When the Queen’s Choice beer mug – known at Bagley’s as a “beer can” – was introduced is unclear. But four versions appear in the company’s catalogue of 1927, two with fluting going only a quarter of the way up the glass, two the much commoner version, having the fluting almost to the top. This last pair came with different handles, one symmetrically C-shaped, the other more ear-like, the latter being the one that developed into the classic Crystal Glass Co beer mug. By the 1953 catalogue, when the Queen’s Choice mug was called “Beer Can No 2” (No 1 being a plain cylindrical handled mug and No 7 a dimple mug), it was accompanied by a tall “Taper Lager” beer glass in the Queen’s Choice pattern. The “quarter-flute” glass appears to be much less common than the “full flute” version, but it did allow for transfer decoration, and examples exist of pint glass “quarter fluters” decorated with fired-on illustrations of pheasants and huntsmen. These must have been sold into the retail market, rather than pubs and clubs, where heavy use would have quickly rubbed the transfers off.
According to the book Bagley Glass by Angela Bowey, Queen’s Choice pattern glassware was produced from 1922 to 1975, the year before Bagley’s factory in Knottingley closed, though again it is unclear if beer glasses were in production over that complete range of years. However, since dated examples are known from 1966, it is clear the Lantern/Queen’s Choice beer mug was being made for almost 40 years, at least, by somebody.
John Artis, an old friend of Henry Stephenson, who runs another family firm involved in selling catering equipment, based in Surrey, is probably one of the last people alive who has personal experience of seeing the original lantern tankard in production, because he was apprenticed by his father Jack to work at Bagley’s in the 1960s, to give him experience in manufacturing before he came back to run the family business. Despite Bagley’s registering the Queen’s Choice design, other manufacturers made their own versions of the lantern tankard, including the Sowerby Ellison glassworks and the George Davidson glassworks, both in Gateshead, on the Tyne, (so if you have a ten-sided beer mug with the number 354 or 355 by the crown, it is probably from one of these two companies). Ravenhead Glass in St Helens certainly made lantern tankards as well, since examples exist of ten-sided mugs bearing the identification number 478, from St Helens.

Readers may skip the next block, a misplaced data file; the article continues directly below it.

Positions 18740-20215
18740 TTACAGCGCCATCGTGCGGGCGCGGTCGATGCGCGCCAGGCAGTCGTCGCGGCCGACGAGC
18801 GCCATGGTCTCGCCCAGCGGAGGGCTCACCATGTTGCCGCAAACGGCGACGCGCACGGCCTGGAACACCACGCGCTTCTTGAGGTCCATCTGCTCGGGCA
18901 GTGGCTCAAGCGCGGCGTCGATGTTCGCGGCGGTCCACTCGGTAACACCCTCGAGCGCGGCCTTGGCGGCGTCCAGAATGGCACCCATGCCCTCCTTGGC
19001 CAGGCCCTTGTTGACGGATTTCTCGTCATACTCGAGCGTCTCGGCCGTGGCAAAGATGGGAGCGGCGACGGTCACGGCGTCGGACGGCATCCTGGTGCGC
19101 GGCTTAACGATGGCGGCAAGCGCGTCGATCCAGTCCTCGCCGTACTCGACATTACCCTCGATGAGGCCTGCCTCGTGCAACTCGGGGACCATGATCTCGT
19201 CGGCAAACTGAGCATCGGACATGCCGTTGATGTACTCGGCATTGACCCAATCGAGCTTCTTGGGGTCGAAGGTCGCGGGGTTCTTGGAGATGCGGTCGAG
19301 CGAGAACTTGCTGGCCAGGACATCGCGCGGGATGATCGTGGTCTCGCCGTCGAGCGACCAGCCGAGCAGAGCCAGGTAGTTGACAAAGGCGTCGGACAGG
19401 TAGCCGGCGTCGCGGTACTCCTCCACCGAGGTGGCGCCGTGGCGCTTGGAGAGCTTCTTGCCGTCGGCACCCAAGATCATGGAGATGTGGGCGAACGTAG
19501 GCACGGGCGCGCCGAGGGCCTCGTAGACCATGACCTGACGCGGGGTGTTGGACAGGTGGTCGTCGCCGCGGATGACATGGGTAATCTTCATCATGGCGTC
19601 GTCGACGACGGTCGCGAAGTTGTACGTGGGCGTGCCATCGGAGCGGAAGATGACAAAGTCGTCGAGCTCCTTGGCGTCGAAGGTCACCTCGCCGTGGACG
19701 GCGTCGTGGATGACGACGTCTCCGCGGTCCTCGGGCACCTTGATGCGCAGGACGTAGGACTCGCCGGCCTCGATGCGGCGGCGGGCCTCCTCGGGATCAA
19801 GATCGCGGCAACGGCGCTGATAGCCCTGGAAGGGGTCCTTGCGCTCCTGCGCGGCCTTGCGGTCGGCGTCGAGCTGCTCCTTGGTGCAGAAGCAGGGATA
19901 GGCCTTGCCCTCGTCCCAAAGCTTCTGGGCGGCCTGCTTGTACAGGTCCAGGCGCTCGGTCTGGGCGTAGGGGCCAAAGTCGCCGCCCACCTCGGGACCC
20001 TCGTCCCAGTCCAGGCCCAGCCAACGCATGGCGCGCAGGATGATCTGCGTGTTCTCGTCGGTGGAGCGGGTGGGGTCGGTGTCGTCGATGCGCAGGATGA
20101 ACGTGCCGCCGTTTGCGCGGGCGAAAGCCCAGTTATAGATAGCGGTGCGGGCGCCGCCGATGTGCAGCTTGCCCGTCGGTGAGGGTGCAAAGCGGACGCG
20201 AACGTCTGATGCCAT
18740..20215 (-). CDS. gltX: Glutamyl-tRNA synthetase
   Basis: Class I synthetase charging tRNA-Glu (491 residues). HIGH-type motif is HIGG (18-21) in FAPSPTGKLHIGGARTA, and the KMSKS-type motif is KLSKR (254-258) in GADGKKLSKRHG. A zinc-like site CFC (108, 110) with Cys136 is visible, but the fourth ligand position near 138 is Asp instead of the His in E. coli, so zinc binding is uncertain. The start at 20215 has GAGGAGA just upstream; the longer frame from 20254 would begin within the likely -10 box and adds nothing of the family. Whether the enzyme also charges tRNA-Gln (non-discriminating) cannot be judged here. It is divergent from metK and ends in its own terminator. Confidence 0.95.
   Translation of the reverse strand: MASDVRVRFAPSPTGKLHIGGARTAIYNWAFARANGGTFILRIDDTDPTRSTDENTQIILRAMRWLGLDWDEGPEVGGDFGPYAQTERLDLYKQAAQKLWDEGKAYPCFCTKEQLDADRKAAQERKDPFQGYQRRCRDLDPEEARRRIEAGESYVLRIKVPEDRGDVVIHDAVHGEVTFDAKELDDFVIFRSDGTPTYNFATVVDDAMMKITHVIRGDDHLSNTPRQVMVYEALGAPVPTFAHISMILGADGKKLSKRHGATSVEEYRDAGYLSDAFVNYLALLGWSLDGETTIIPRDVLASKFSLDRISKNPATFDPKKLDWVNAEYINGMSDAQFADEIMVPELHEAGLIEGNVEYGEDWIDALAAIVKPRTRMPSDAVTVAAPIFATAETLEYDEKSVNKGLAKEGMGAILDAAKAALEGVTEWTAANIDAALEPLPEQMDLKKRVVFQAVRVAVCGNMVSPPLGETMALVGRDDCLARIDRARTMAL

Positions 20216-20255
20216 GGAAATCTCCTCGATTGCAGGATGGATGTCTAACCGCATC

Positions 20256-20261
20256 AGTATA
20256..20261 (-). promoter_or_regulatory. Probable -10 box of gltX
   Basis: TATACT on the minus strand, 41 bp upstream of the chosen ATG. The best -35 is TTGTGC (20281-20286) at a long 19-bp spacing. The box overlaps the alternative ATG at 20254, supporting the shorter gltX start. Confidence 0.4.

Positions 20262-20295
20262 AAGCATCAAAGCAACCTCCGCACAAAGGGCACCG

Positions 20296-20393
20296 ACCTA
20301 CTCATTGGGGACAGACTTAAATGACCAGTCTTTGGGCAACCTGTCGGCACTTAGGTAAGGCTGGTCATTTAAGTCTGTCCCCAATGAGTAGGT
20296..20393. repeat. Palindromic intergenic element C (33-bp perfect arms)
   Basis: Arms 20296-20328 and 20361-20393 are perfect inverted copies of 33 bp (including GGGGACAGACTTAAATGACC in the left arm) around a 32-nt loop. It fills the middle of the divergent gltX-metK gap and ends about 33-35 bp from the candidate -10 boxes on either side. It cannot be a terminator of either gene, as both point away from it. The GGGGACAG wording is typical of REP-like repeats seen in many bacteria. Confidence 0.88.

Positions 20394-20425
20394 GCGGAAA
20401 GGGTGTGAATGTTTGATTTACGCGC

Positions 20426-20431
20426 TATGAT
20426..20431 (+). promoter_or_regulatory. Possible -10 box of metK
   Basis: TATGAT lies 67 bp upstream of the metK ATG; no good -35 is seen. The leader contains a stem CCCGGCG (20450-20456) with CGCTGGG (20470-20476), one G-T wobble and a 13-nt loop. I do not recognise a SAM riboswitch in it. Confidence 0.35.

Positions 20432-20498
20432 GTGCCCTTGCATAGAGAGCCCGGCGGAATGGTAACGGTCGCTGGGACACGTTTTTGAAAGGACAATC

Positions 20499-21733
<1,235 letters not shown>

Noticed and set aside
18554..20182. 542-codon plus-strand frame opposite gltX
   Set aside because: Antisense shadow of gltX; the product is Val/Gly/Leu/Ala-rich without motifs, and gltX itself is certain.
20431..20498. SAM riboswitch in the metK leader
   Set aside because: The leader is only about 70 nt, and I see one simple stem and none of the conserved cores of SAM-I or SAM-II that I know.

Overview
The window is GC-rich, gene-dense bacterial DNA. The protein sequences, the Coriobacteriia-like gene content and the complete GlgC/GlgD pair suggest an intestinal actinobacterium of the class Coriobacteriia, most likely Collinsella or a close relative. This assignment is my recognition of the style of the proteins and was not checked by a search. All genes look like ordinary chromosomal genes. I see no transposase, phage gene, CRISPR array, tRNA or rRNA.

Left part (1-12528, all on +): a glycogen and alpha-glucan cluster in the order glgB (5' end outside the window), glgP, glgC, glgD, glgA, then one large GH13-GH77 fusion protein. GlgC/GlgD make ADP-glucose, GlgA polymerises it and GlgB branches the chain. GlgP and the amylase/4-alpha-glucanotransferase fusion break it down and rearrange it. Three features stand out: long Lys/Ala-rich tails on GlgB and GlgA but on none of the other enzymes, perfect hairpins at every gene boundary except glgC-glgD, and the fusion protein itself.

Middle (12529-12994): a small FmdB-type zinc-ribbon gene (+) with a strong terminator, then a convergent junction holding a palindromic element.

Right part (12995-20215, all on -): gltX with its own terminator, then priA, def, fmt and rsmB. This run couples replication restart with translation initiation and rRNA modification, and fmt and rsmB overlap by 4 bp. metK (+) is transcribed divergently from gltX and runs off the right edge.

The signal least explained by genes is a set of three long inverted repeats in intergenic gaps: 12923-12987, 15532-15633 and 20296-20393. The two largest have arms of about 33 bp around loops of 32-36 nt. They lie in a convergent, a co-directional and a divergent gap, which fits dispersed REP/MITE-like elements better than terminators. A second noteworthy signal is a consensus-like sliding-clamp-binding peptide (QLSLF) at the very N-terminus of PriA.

It was Ravenhead’s automatic pressed glassware machines that drove the hand-pressed glassware firms such as Sowerby Ellison, Davidson’s and Bagley’s out of business, according to John Artis, although, he says, the last hand pressed versions of the lantern tankard were produced by the Crystal Glass Company in Knottingley right up to its closure in 1978 (sic). He confirms that the lantern tankard was commonly referred to by workers, staff and salesmen at the Knottingley as “the No 2”, with Mould No 1 the plain tankard. The No 2 “was actually the No 1 seller until the advent of the dimple design tankard which became the preferred choice of brewers and publicans,” John says, and he declares: “The rebirth of this iconic design is the most exciting development in traditional beer service for many a long year!”
You’ll not be shocked that I agree with him. I think it’s tremendous that we’re seeing the potential widespread return of such a beautiful beer glass, If you’d like to have your own examples, here’s a link to Stephensons’ website, although currently you will have to buy a minimum of six tankards at a time: but you can’t tell me you don’t have five beer-drinking friends to share the purchase with you.
Meranwhile I now have a problem: since I discovered that the lantern tankard is actually just one of a huge number of items in the Queen’s Choice range, I now have a not-to-be-quenched desire to acquire other Queen’s Choice items, like that lovely jam pot, or the custard cup. Curse you, Henry Stephenson!